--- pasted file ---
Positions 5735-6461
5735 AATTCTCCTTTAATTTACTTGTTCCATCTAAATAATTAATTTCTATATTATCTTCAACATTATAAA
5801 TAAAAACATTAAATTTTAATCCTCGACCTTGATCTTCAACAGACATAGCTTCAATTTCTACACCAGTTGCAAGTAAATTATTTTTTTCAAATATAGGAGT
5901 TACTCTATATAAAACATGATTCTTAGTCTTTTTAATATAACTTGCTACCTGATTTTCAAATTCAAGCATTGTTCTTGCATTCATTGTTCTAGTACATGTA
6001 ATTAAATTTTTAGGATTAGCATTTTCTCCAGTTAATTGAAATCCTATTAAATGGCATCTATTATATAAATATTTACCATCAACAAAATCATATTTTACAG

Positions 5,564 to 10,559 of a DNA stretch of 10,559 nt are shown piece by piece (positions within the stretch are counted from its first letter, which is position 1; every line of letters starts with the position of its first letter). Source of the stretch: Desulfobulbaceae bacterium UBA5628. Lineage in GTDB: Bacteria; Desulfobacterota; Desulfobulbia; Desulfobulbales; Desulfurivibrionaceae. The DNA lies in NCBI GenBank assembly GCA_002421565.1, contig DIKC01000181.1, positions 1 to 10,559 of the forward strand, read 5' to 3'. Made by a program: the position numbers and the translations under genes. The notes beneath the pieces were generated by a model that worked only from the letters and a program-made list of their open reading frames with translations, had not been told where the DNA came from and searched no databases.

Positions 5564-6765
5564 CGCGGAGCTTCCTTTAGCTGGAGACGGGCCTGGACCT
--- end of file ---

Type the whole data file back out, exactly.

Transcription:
Positions 5735-6461
5735 AATTCTCCTTTAATTTACTTGTTCCATCTAAATAATTAATTTCTATATTATCTTCAACATTATAAA
5801 TAAAAACATTAAATTTTAATCCTCGACCTTGATCTTCAACAGACATAGCTTCAATTTCTACACCAGTTGCAAGTAAATTATTTTTTTCAAATATAGGAGT
5901 TACTCTATATAAAACATGATTCTTAGTCTTTTTAATATAACTTGCTACCTGATTTTCAAATTCAAGCATTGTTCTTGCATTCATTGTTCTAGTACATGTA
6001 ATTAAATTTTTAGGATTAGCATTTTCTCCAGTTAATTGAAATCCTATTAAATGGCATCTATTATATAAATATTTACCATCAACAAAATCATATTTTACAG

Positions 5,564 to 10,559 of a DNA stretch of 10,559 nt are shown piece by piece (positions within the stretch are counted from its first letter, which is position 1; every line of letters starts with the position of its first letter). Source of the stretch: Desulfobulbaceae bacterium UBA5628. Lineage in GTDB: Bacteria; Desulfobacterota; Desulfobulbia; Desulfobulbales; Desulfurivibrionaceae. The DNA lies in NCBI GenBank assembly GCA_002421565.1, contig DIKC01000181.1, positions 1 to 10,559 of the forward strand, read 5' to 3'. Made by a program: the position numbers and the translations under genes. The notes beneath the pieces were generated by a model that worked only from the letters and a program-made list of their open reading frames with translations, had not been told where the DNA came from and searched no databases.

Positions 5564-6765
5564 CGCGGAGCTTCCTTTAGCTGGAGACGGGCCTGGACCT